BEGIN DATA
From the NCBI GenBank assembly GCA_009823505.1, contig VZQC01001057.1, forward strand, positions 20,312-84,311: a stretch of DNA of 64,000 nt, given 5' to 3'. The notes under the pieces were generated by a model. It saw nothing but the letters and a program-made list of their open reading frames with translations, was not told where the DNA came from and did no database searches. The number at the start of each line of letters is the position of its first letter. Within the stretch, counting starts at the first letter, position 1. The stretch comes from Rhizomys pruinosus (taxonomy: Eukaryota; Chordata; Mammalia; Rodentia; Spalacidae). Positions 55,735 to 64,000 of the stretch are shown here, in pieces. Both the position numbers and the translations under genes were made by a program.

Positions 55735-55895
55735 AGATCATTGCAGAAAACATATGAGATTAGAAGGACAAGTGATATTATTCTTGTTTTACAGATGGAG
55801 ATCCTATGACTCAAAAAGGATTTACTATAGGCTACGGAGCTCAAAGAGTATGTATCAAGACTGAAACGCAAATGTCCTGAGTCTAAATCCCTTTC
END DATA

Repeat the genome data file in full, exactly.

From the NCBI GenBank assembly GCA_009823505.1, contig VZQC01001057.1, forward strand, positions 20,312-84,311: a stretch of DNA of 64,000 nt, given 5' to 3'. The notes under the pieces were generated by a model. It saw nothing but the letters and a program-made list of their open reading frames with translations, was not told where the DNA came from and did no database searches. The number at the start of each line of letters is the position of its first letter. Within the stretch, counting starts at the first letter, position 1. The stretch comes from Rhizomys pruinosus (taxonomy: Eukaryota; Chordata; Mammalia; Rodentia; Spalacidae). Positions 55,735 to 64,000 of the stretch are shown here, in pieces. Both the position numbers and the translations under genes were made by a program.

Positions 55735-55895
55735 AGATCATTGCAGAAAACATATGAGATTAGAAGGACAAGTGATATTATTCTTGTTTTACAGATGGAG
55801 ATCCTATGACTCAAAAAGGATTTACTATAGGCTACGGAGCTCAAAGAGTATGTATCAAGACTGAAACGCAAATGTCCTGAGTCTAAATCCCTTTC